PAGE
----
The Orioles are one day away from having their pitchers and catchers report to spring training, though the number of early arrivals since they moved to Sarasota makes the official date seem insignificant.
Players start trickling into the facility in January. They’ve already been throwing.
It’s become more of a report date for the media.
My life is broken down into thirds. I have my spring training, regular season and offseason routines - and family and friends learn to adapt.
Manager Brandon Hyde will get used to having a camp roster that matches the population of a small town.
The current number is 66 and it could increase. For instance, the Orioles are expected to add another veteran starting pitcher. A player could be designated for assignment to clear a spot on the 40-man roster, be outrighted and return as an invite.
Boom, 67 players.
“It’s a big number, but I’m looking forward to the competition that we’re bringing into camp and I think it’s going to be a great opportunity for a lot of guys,” Hyde said during Friday’s Birdland Caravan stop in White Marsh.
“Especially kind of where we are right now, the more guys that we have competing for jobs, the better. So I’m looking forward to it. I’m happy with the number that we have. And the challenge is in six, seven weeks to get guys the amount of innings and at-bats, but there are ways to get creative with that with B games or intrasquad-type things to make sure everybody gets their fair shot.”
“That was the theme last year. Obviously, we had a ton of opportunities for guys and looking for guys to step up, especially out of the bullpen,” Hyde said.
“Last year, a lot of those guys had that great experience that they got. The majority of them pitched in all sorts of different roles, different parts of the game, and I hope that they learn from that and take it into this next year.”
The camp setting will be more comfortable for Hyde because he isn’t surrounded by strangers. He knows his players. He isn’t rushing through the get-acquainted process.
Hyde even has crossed paths with some of the invites.
“Familiarity is a big thing for me, not walking in blind and not knowing many players. This year I know most guys, so that’s a lot easier,” Hyde said.
“I want guys to step up and I want guys to learn from the experiences they had last year. I talked to almost every single guy coming into camp. Everybody’s had a great offseason. I think guys are really driven, I think guys are going to play with a chip on their shoulder, and I just want guys to compete.
“I think guys are aware that it’s not like this in every camp, where there’s multiple jobs to win. A lot of the more veteran teams, winning ballclubs that have had success in the past few years, there might be two spots available. It’s not going to be that way in our camp.
“I like the arms that we have, that we’re going to bring in, and I just want guys to learn from past experiences and take the next step.”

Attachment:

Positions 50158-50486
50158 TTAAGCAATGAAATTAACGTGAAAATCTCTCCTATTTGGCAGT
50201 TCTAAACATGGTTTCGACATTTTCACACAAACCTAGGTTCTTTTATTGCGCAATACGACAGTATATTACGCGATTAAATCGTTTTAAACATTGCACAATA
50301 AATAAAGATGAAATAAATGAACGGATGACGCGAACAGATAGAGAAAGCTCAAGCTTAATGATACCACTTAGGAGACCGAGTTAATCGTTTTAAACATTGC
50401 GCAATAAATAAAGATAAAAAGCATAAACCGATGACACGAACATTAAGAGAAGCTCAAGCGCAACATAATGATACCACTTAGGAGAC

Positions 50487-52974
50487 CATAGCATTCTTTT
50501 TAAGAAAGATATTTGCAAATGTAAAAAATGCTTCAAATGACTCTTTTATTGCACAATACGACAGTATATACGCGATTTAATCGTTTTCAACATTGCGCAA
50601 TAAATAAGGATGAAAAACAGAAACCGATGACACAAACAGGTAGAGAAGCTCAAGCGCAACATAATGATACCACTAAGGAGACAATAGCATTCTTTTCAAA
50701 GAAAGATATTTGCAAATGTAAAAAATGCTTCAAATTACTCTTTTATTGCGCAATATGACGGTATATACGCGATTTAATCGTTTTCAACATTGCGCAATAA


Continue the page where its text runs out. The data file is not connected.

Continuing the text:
John Means won’t be a surprise inclusion on the opening day roster. He’s got it made this year, which enables him to lose the offensive lineman’s uniform number.
Means has switched from No. 67 to 47. Digits worthy of a pitcher and perhaps the opening day starter.
Unless, of course, the Orioles are using him as an H-back.
Dilson Herrera, a utility and third base candidate, has been assigned No. 2. That’s got to be good for his confidence.
Ryan Mountcastle will wear No. 6, but he hasn’t been assigned a full-time position. His major league debut should come later in the summer.
Executive vice president/general manager Mike Elias told members of the media on Saturday that Mullins is going to compete for a spot on the opening day roster. That shouldn’t come across as a surprising development. The real news would have been a declaration that Mullins, the opening day center fielder in 2019, suddenly had no shot.
Again, someone has to back up in center field if Austin Hays earns the job. Mullins can assist in center and serve as a defensive replacement at the corners. He can run. He has value.
Catcher Adley Rutschman will wear 76 in camp before dropping down in digits with a Single-A affiliate.
His days at major league camp are numbered, but they’ll be fun while they last.
“I think everybody remembers their first major league camp,” Hyde said, “and it’s going to be great to have our major league coaches - have Cuz (Tim Cossins) and Fredi (González) - (and) for him to be around some of our catchers who have been through it a little bit. He’s going to get a lot of experience out of that. It’s going to be a camp that he’s never going to forget.
“No matter what you’ve done, there’s something different about your first major league camp, so we’re all excited to have him in camp. We’re excited for him to get this experience. Just looking forward to watching him play.”
Hyde and Rutschman were part of the first-day Birdland Caravan that included stops in Aberdeen, York, Pa., Fallston and Timonium.
“Being out in the community and seeing the passion people have for Orioles baseball, you lose sight of that sometimes when you’re in the grind of a six-month season,” Hyde said. “So to be able to take some time to go visit fans is really rewarding.”